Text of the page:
I didn’t have crumpet rings, but I used the lid rings from canning jars, which worked well. These looked just like real crumpets – and tasted awful. I think I used too much oil & butter and so they tasted so greasy. It was gross. I might try making them again some day with less oil butter. Recipe here.

Sourdough Crumpets
Sourdough Crumpets

54. Sourdough English muffins (plain and cinnamon raisin)

This recipe was a winner. I love English muffins and they freeze well, so making a batch of these and freezing them is a perfect way to use up my discard! I’ve made plain and cinnamon raisin, but the possibility for add ins is endless! Recipe here.

Sourdough English Muffins

55. Sourdough soft pretzels

The dough for these ended up being too soft, so when I dropped them in the boiling water, they completely lost their shape. Tasted great, looked terrible. Recipe here.

Sourdough Pretzels
Sourdough Pretzels

56. Sourdough waffles

My friend Jen B gave me this recipe when she heard I was looking for sourdough discard recipes. These are outstanding and they also freeze well, so I can make a batch and then freeze the extras and have my own homemade freezer waffles that are a million times tastier than Eggos. The only thing is you have to remember to start the batter the night before because it needs to sit for 6-12 hours. I appear not to have taken any photos, which is funny because I’ve made them several times.

57. Sourdough blondies

These were sooooo delicious.

Sourdough blondie

58. Sourdough brownies

These were next level delicious. They are very rich and sourdough starter gives them the perfect amount of tanginess. I made a batch to share with friends when we got together for socially distanced backyard get together (back when such things were allowed) and then I made them again for Christmas. I appear to have forgotten to take a picture either time. 

59. Sourdough cinnamon rolls

I was pretty happy with how these turned out. The cream cheese icing really makes them, imho.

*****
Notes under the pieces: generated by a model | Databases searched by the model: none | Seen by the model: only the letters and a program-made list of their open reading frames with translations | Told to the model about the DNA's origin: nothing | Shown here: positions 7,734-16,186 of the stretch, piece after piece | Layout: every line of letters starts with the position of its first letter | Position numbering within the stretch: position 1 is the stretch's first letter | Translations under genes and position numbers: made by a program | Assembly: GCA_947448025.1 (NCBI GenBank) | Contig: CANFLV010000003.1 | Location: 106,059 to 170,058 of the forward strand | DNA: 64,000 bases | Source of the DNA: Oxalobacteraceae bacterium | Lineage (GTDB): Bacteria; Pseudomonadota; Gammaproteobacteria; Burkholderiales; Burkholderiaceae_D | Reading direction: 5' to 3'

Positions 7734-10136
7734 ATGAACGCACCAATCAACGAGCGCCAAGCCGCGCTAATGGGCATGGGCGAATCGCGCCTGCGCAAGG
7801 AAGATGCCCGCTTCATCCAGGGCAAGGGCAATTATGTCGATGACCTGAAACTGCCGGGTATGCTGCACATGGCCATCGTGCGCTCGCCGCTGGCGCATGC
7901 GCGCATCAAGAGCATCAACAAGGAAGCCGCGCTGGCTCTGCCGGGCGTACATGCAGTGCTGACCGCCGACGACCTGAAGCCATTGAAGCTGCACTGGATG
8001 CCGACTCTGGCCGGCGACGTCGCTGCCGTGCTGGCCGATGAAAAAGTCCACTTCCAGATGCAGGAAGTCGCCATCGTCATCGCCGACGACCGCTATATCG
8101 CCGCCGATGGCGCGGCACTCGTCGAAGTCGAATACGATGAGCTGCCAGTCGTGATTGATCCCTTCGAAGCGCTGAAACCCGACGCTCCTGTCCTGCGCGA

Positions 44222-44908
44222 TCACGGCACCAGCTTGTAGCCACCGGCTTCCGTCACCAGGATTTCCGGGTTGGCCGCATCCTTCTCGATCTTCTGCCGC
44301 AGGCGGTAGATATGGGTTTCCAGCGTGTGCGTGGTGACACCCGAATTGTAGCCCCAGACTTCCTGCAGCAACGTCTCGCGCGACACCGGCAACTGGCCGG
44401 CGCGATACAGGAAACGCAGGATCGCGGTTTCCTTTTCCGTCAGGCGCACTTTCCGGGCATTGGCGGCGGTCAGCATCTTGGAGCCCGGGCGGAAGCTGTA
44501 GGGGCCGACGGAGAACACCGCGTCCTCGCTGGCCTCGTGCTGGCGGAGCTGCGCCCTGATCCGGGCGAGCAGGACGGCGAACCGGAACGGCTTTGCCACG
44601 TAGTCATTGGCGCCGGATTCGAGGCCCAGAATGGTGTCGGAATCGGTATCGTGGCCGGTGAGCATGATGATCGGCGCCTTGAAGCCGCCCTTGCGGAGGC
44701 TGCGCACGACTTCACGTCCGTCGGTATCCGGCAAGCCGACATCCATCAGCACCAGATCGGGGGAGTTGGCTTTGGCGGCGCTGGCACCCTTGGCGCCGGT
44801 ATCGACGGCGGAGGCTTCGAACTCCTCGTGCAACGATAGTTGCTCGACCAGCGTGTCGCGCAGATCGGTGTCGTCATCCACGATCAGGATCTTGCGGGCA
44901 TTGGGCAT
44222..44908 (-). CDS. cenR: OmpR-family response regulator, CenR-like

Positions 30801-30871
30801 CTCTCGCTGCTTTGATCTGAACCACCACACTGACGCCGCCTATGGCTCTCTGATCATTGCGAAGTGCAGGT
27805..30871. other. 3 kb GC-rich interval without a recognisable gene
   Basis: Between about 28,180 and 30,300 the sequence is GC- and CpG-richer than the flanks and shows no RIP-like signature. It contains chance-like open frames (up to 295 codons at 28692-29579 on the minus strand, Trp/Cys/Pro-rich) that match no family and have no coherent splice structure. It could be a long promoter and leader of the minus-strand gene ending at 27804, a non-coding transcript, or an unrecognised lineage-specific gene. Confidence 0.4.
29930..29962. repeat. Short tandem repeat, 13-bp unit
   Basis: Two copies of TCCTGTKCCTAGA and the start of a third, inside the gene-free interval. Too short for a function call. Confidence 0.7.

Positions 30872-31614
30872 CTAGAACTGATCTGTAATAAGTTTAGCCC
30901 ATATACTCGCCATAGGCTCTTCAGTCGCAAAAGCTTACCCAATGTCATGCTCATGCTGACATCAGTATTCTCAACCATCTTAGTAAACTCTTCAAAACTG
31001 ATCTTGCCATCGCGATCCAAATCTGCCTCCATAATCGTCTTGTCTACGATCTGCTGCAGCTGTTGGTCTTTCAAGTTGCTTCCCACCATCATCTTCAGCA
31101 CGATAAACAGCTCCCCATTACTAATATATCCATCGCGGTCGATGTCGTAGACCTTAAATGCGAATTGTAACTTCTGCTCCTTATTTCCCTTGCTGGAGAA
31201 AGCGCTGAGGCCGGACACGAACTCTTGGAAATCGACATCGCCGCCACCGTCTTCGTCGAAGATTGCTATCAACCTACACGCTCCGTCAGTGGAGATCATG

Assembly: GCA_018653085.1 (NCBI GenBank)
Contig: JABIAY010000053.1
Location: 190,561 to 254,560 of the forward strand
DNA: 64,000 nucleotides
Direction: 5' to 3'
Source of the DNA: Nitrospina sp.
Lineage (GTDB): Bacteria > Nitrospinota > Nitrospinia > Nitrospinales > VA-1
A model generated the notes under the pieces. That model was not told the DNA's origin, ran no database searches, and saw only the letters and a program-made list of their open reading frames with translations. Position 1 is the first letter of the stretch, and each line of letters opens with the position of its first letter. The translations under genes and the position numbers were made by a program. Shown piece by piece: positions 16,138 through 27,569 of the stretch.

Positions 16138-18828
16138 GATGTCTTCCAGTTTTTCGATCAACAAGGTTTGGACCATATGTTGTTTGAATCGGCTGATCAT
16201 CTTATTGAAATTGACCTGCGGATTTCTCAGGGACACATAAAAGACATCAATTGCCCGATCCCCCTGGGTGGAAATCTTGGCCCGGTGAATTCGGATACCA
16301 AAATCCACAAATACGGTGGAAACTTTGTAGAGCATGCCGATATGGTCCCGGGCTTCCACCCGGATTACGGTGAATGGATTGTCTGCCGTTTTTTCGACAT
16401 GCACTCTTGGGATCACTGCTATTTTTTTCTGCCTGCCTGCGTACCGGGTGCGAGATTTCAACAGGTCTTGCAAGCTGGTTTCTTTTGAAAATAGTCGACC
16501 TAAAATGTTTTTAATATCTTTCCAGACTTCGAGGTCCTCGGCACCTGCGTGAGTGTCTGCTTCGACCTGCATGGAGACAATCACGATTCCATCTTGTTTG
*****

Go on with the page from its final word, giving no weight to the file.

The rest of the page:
Sourdough cinnamon rolls
Sourdough cinnamon rolls
Sourdough cinnamon rolls

60. Sourdough cornbread

Sourdough cornbread in a cast iron skillet

This was pretty good.

61. Sourdough rye bread

Like my regular rye bread, this just didn’t rise very well.

Rye bread

62. Sourdough bread

And finally, the thing that I was actually creating the sourdough starter for – sourdough bread! I’ve tried a couple of recipes – one that my friend Paul sent me from a cookbook he has and another from the Pioneer Women website. My last couple of loaves from the latter recipe didn’t rise as much as I would have liked (despite passing the “float test” that indicates that the starter is active enough). But I think sourdough is just fussy – temperature, humidity, so many things can affect it! I think I’ll just keep practicing and maybe try out a few other recipes this year.

Sourdough Bread
Loaf with a pretty leaf-like pattern. It kind of spread a bit more than I wanted near the one side, but overall it looked nice and tasted so good.
Slices of bread
Sourdough bread
Pi symbol carved into the top. I was particularly proud of this one!

Perhaps my goal for 2021 should be to blog about things as I go along, rather than leaving to the end of the year!

  1. I had run out about a week before the shortage happened, so was able to find a 20 lb bag in my grocery store and had bought that. Someone did laugh at me walking down the street with a 20 lb bag of flour over my shoulder as I brought it home, but when I heard that all the grocery stores were out of flour about a week later, I thought “whose laughing now?” []